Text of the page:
Dr. Mark Gregory Robson, dean of agricultural and urban programs and professor of plant biology and pathology at Rutgers University’s School of Environmental and Biological Sciences and professor of environmental and occupational health at the Rutgers School of Public Health, will present the Bloustein School’s 2014 Ruth Ellen Steinman and Edward J. Bloustein Memorial Lecture, “Rutgers’ Global Reach and Sustainable Agricultural Development: Challenges and Opportunities,” on Thursday, March 6, 2014.
The event will be held in the Special Events Forum at Rutgers University’s Edward J. Bloustein School of Planning and Public Policy, Civic Square Building, 33 Livingston Avenue, New Brunswick, NJ. It will begin at 5:00 p.m.
Dr. Robson’s research focus is on health risks from exposure to pesticides and agricultural chemicals. In this illustrated lecture, Dr. Robson will present research findings from his projects funded by NIH Fogarty, the Robert Wood Johnson Foundation, and USAID. Rutgers University programs in global health and agricultural have been instrumental in working to improve the health of rural people and their environment through training and research in rural communities, as well as developing university-based programs to train local scientists and health care providers to build sustainable and long-term solutions to the rapid growth and intensification of food systems in the developing world. This presentation will look at the opportunities and challenges in rural agricultural health using examples in Southeast Asia and West Africa.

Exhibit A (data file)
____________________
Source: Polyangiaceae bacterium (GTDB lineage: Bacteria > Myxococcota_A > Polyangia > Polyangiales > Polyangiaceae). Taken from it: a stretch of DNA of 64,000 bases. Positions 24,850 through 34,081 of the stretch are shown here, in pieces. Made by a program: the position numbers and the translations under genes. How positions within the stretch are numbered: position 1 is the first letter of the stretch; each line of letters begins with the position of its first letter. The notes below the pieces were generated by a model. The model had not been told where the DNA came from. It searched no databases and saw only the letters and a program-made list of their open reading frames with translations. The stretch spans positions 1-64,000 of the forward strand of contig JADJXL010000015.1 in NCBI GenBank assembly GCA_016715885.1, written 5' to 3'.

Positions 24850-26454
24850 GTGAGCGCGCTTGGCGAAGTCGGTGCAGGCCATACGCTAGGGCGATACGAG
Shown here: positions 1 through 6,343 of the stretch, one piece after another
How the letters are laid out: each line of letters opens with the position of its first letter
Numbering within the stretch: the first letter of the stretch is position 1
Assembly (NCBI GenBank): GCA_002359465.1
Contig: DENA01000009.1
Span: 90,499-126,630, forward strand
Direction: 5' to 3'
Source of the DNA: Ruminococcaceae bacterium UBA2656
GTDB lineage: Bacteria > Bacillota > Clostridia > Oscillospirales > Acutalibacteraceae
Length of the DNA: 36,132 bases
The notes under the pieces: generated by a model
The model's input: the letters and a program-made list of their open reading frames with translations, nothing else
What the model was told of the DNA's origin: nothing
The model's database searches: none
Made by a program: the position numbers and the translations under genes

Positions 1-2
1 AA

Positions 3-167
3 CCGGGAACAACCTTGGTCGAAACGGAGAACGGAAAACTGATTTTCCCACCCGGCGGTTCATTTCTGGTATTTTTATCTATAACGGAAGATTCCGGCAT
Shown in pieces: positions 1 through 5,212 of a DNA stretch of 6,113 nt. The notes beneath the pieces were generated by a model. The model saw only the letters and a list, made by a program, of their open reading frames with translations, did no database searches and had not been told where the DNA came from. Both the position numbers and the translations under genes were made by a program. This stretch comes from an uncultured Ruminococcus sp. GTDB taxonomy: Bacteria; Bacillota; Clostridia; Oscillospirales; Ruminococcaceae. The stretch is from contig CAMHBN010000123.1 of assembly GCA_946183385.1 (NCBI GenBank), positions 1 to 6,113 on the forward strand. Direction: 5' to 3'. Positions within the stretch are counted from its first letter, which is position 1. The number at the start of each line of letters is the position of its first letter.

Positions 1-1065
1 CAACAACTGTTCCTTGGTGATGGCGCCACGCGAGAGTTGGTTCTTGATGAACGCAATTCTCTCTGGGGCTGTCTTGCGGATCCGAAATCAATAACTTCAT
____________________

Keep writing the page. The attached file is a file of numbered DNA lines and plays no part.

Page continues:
Dr. Robson will also make some personal reflections on Dr. Steinman and Dr. Bloustein and the unique relationship he had with them as a graduate student in the 1970s.
The Ruth Ellen Steinman and Edward J. Bloustein Memorial Lecture was established to honor the memory of these two extraordinary individuals. For nearly 19 years, the Blousteins dedicated their enormous energies to Rutgers University. The fund was created in 1988 after Ruth Ellen died following a long and heroic battle with illness. Sadly, there was cause to broaden the purpose of the fund when Edward Bloustein, Rutgers’ beloved president, died suddenly a year later in December 1989. The endowment supports an annual lecture series that is intended to celebrate the values and interests Ruth Ellen and Ed cherished and cultivated throughout their lives, namely the preservation of animal species and the natural environment; the celebration of love, happiness, and laughter as tools of clinical medicine; and the exploration and promotion of humane values.
The event is free and open to the public. RSVP is requested toRSVP@ejb.rutgers.edu by Wednesday, February 26.
1.5 American Institute of Certified Planners (AICP) Certification Maintenance credits available for this event.